In one email Copley cites evidence showing glyphosate is toxic to animals, adding "It is essentially certain that glyphosate causes cancer." She directly accuses Rowland of playing "political conniving games with the science" to help Monsanto and other pesticide manufacturers. There's also evidence showing Rowland warned Monsanto of the IARC's determination months before it was made public,37 which gave the company time to plan its attack on the IARC.
As for the ATSDR investigation, Monsanto regulatory affairs manager Dan Jenkins recounts a conversation he'd had with Rowland in an email, in which Rowland said, "If I can kill this I should get a medal,"38,39 referring to the ATSDR investigation. Jenkins also wrote, "I doubt EPA and Jess can kill this, but it's nice to know they're going to actually make the effort."
As it turns out, his pessimism was unwarranted. Another Monsanto memorandum notes the ATSDR "agreed, for now, to take direction from EPA," showing Rowland did in fact succeed in his mission to thwart the ATSDR's investigation of glyphosate.
By colluding with Monsanto to declare glyphosate safe and stopping toxicology evaluations by other federal offices, the EPA has used taxpayers' money to hide the truth about a dangerous toxin and prevent consumers harmed by the chemical from being able to effectively prove their case in court. But despite such collusion, Johnson was able to make his case against Monsanto, and he's not the only one. Another 9,000 plaintiffs are waiting for their day in court.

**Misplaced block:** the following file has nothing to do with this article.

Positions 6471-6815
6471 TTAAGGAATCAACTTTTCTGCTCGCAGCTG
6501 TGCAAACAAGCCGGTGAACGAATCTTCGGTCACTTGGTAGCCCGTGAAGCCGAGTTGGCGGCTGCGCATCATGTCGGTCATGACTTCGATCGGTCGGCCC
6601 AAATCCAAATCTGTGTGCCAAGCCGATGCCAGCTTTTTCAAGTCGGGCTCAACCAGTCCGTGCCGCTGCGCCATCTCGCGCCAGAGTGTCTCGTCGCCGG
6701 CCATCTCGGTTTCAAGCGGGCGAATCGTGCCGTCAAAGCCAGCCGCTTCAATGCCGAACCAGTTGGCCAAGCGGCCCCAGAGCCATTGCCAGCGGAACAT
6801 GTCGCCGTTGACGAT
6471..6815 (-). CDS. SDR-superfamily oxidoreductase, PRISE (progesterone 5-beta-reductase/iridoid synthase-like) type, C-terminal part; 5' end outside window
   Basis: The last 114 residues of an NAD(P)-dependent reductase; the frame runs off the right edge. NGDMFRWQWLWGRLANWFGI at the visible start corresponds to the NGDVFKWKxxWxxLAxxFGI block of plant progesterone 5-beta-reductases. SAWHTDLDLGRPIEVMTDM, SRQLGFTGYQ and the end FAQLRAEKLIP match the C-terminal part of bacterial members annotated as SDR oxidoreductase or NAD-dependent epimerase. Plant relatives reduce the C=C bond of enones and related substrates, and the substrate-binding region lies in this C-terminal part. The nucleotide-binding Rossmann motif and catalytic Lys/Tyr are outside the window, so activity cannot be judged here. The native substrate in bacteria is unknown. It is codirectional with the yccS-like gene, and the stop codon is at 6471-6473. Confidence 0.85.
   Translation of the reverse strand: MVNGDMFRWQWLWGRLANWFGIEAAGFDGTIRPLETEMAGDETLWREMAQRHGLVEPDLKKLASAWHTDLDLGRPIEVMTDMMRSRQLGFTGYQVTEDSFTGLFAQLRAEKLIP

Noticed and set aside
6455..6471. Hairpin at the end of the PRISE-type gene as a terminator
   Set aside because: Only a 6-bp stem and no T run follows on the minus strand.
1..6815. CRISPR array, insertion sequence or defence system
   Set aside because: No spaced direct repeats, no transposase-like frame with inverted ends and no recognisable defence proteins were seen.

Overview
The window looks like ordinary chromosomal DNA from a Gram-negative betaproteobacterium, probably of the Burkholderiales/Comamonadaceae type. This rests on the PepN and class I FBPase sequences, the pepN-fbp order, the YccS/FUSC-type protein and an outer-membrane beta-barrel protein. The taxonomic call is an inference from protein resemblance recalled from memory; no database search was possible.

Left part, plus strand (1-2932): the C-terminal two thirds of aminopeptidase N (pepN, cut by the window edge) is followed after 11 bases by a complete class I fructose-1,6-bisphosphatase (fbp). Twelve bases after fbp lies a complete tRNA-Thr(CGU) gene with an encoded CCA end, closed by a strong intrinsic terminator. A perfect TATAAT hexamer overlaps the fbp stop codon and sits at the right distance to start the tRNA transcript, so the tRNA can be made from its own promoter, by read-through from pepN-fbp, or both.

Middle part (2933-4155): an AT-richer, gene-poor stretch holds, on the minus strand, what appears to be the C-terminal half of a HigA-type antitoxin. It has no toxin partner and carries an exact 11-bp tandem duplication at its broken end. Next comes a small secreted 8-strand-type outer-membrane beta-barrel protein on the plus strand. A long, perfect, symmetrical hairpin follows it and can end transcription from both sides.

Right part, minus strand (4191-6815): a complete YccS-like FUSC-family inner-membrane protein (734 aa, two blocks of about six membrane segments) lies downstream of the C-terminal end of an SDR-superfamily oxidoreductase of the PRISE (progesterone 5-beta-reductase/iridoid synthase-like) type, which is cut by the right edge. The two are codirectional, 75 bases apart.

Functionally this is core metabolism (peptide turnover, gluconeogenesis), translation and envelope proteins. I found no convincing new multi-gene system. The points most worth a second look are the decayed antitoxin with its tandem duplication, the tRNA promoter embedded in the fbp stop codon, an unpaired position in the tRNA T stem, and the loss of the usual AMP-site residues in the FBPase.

Monsanto's Toxic Legacy Remains
While the Monsanto name has been retired, its toxic legacy will remain for decades to come. As noted by Johnson's attorney, Wisner, nearly all chemicals produced over the past 100 years that have been shown to be extraordinarily toxic can be traced back to Monsanto, including DDT, PCBs, dioxins, Agent Orange and now glyphosate.
"Monsanto effectively made a business out of poisoning people, and getting away with it," Wisner says.
"For the last 20 or 30 years, Monsanto has engaged in a systematic and deliberate campaign to attack any science that says their product is not safe, and to attack any scientist that has the courage to say something. They have a corporate culture that has zero interest in safety. It has only an interest in maintaining the ability of them to sell this product."
Source: mercola rss